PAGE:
Bringing Hope to Victims of Acid Attacks


Every year nearly 1,000 women and men are attacked with acid all over the world. The attackers’ goal is not to kill, but to injure and embarrass. Women who spurn romantic advances are the most frequent victims. Acid causes terrible burns that cover their faces and necks. The women often need several reconstructive surgeries. Survivors encounter rejection by society and are often hidden away by their families.

Utah Valley University students are working to help women in India move beyond their wounds. India has one of the highest rates of acid attacks. Benson Massey, a travel agent from India, contacted UVU’s Enactus team to help him open a restaurant that employs acid attack survivors.

Enactus is an international organization with programs on university campuses designed to explore how students can apply entrepreneurial skills to create sustainable businesses that have an impact on society by meeting economic, environmental, and social needs. UVU’s Enactus team has 15 active students.

Funding a restaurant is costly, so UVU Enactus entrepreneurs are taking the first step to raising funds by selling bracelets to create a steady revenue stream for the women impacted by acid burnings.

“It comes from an old Indian tradition, the Raksha Bandhan, where essentially the brother gives a bracelet to a sister with a promise. The promise is saying that I’ll always protect you and always be there for you,” said Beau Bennett, a member of UVU Enactus. “You buy the two bracelets, and you give one to another person while giving them a promise and keeping one for yourself as a bond of unifying you both together.”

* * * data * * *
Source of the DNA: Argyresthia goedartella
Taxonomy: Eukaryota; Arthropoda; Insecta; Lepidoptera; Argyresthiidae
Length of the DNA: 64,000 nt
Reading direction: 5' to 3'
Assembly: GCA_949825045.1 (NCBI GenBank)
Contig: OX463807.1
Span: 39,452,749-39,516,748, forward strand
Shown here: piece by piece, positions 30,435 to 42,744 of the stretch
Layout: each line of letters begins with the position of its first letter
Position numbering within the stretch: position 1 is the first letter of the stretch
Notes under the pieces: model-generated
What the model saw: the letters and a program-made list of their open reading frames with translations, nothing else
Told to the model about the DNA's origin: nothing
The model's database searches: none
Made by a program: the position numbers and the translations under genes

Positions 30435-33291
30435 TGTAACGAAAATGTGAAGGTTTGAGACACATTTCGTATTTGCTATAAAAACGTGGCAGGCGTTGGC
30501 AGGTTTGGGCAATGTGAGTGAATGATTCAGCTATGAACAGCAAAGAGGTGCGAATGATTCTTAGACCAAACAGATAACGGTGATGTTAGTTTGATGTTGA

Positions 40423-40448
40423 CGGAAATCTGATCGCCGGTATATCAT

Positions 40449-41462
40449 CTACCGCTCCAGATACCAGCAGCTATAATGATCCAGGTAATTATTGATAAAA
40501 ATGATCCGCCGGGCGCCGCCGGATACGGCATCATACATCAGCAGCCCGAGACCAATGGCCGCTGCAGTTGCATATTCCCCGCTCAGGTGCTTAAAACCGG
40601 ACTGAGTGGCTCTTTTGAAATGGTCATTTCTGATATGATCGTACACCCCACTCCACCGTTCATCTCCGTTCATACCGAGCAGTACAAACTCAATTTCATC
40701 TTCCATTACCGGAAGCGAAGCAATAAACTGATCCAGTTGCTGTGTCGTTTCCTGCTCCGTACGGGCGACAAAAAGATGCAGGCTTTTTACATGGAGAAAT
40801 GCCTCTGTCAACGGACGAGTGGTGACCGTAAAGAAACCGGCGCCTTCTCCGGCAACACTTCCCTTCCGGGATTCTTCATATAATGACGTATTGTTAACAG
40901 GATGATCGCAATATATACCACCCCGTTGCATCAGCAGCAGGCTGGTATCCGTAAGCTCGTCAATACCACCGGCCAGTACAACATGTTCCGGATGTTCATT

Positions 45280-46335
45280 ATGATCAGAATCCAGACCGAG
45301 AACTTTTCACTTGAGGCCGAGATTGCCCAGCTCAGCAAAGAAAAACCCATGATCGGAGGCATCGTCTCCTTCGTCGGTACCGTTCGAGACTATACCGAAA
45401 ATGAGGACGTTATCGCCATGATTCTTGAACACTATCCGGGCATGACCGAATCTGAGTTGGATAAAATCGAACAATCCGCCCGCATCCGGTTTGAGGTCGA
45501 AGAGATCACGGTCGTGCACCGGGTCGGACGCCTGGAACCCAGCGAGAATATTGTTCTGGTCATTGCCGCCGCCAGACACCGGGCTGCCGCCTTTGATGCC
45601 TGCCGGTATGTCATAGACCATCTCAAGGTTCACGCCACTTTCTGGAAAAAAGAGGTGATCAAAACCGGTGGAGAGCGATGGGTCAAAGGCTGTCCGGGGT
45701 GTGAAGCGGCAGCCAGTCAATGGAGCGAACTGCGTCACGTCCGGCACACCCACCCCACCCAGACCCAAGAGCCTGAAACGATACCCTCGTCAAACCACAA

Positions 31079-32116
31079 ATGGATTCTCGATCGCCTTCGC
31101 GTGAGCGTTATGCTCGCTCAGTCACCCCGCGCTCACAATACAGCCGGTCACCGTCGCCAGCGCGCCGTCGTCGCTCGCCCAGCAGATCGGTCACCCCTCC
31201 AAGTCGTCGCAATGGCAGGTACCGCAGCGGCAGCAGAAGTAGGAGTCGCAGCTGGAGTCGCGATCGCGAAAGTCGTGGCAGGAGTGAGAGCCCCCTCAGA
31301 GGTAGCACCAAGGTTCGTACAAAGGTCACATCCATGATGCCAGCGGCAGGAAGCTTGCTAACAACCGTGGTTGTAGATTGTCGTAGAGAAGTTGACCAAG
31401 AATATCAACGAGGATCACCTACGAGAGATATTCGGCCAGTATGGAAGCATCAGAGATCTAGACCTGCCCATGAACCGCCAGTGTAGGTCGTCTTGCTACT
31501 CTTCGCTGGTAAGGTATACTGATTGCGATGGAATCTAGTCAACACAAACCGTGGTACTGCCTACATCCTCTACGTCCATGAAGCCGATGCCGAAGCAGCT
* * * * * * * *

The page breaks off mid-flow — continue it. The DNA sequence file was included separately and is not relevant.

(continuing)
Acid burn victims make the bracelets in India. The bracelets are then shipped and distributed in Utah. While selling these bracelets throughout Utah, Enactus hopes to spread awareness of the tragedy. Eventually, Enactus hopes to sell the bracelets nationwide.

Proceeds will fund the restaurant and help the survivors get the medical care they need. Bennett said the women’s attackers often receive little or no jail time, and the women still see their attacker. The attacker is sometimes a family member, and, because the women have no other source of income, they have no place to go. He said the restaurant’s ultimate goal is to become a safe house for these women — a place that builds confidence and helps the women understand that although they have faced this tragedy, they don’t have to let it define their life.

By giving these women a place to go and to become independent, it helps to change the dynamic of acid attacks.  The attackers want to break their victim’s spirits — but when the women overcome the shame they feel and embrace who they are now, it foils the plan of the attacker.

“The restaurant will be someplace they can go to have their confidence boosted. They can go to understand they are beautiful despite what has happened to them,” Bennett said.

 The bracelets become available online September 14, and will be sold at various locations around Utah, including UVU and the Krishna Temple in Spanish Fork. You can contact UVU Enactus at for more information about this project.